Columbia Canal (Columbia, SC)


Columbia Canal

* Columbia Riverfront Park * Columbia * South Carolina * National Register of Historic Places, No. 79002392 *

Interlaced within the heart of Columbia, South Carolina is a series of canals built in the early 1800’s by indentured Irishmen formed to provide direct water routes between the uplands and the lowlands along the fall line. Utilizing the Congaree River and Broad Rivers, it centers in the Columbia Riverfront Park where the canal is used to generate hydro-electrical power for South Carolina Electric and Gas company. Officially built in 1820 as a means for navigation and transportation along the rapids of the Broad River and Saluda river where they merge together to create the Congaree River. The canal was built in a natural ravine that existed between the city and the rivers, beginning between Lumber street (Calhoun street) and Richland street. It followed the Congaree for approximately 3 miles ending across from Granby Landing just north of the railroad bridges. Completed in 1824 it was 12 feet wide and 2.5 feet deep north of Senate street, and 18 feet wide and 4 feet deep south of there with a 8 foot wide towpath on either side. It had 4 lifting locks and a guard lock for the 34 ft descent of the river with a diversion dam across the Broad River to allow access from the Saluda Canal. Three waste tiers were built to prevent the canal from flooding, and this all linked into a separate canal called the Bull Sluice just north on the Broad River which had its own lock. By 1840 the state decided to drop its subsidy of the canal, and with the introduction of the 1842 railroads, its use declined. During the Civil war its hydro-electrical power was used to make gunpowder as well as for a grist mill run by the state penitentiary as well as a saw mill. By 1888 it was re-designed into a industrial power supply – revisions starting at Gervais street and extending 3 1/2 miles north along the Congaree and Broad Rivers, 150 feet wide and 10 feet deep with a new diversion dam, entry lock, and waste weir. In full use by 1891. Columbia Mill depended on it for textile production and was then utilized by the Columbia Hydro Plant built at its southern end producing power for the city, street railway system, and local industry.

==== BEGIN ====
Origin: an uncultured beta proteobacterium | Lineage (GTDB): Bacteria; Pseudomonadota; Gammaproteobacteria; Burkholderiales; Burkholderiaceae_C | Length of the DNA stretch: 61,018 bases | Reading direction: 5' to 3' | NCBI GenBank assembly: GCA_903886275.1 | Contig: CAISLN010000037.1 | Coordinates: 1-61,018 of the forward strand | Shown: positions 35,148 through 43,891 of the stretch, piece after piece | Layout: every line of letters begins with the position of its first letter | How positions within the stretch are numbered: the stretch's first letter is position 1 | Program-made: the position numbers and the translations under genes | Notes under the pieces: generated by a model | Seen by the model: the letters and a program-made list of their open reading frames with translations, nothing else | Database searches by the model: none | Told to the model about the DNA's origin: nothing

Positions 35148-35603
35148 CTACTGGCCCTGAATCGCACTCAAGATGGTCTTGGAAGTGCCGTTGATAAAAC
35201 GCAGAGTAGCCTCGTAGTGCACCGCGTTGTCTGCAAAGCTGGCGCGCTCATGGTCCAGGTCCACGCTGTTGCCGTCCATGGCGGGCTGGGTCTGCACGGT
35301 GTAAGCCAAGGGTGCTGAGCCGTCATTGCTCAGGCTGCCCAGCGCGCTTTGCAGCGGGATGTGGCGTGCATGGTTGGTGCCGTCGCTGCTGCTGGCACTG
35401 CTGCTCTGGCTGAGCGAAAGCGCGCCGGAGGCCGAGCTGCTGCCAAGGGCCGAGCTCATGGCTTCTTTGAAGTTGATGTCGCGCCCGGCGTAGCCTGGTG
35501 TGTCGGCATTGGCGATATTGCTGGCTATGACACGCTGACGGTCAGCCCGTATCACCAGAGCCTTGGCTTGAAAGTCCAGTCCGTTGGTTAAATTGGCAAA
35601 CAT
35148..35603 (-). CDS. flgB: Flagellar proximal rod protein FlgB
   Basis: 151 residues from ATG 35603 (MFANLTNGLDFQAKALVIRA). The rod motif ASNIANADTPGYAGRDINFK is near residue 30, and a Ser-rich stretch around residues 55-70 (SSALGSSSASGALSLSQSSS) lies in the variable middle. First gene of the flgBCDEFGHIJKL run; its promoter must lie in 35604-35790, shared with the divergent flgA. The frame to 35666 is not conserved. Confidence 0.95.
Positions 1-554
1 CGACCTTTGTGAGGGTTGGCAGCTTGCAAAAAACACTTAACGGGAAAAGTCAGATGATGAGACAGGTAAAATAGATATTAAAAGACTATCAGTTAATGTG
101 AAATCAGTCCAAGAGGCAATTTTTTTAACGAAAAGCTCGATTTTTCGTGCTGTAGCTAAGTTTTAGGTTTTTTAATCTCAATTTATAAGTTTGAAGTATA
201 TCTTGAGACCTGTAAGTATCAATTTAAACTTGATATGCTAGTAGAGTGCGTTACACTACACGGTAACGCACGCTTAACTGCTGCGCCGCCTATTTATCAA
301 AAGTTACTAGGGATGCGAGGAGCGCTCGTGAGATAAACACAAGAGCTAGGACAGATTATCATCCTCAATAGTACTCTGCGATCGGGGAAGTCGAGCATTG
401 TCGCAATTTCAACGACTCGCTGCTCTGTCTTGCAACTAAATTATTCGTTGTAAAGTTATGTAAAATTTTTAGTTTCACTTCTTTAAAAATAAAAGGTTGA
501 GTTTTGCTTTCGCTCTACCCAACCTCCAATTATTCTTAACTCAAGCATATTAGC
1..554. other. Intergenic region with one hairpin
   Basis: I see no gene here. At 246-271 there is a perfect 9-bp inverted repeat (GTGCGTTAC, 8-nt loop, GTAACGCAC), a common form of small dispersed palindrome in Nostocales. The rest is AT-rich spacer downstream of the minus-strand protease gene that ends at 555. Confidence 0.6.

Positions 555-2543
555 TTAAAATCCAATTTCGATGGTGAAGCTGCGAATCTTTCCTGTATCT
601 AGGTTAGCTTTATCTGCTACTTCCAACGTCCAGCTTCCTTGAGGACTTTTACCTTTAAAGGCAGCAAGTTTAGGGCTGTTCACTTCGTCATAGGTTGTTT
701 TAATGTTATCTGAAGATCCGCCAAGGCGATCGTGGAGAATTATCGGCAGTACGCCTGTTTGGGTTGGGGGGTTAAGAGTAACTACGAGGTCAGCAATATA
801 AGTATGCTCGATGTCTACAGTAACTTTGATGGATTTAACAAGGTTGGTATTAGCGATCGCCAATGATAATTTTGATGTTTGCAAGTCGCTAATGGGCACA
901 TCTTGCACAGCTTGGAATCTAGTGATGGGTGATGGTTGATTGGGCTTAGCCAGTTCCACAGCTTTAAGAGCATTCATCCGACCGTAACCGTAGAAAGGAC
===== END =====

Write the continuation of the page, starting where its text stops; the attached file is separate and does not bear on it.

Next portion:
Statue of Christopher Columbus:




River Sediment Sculpture:









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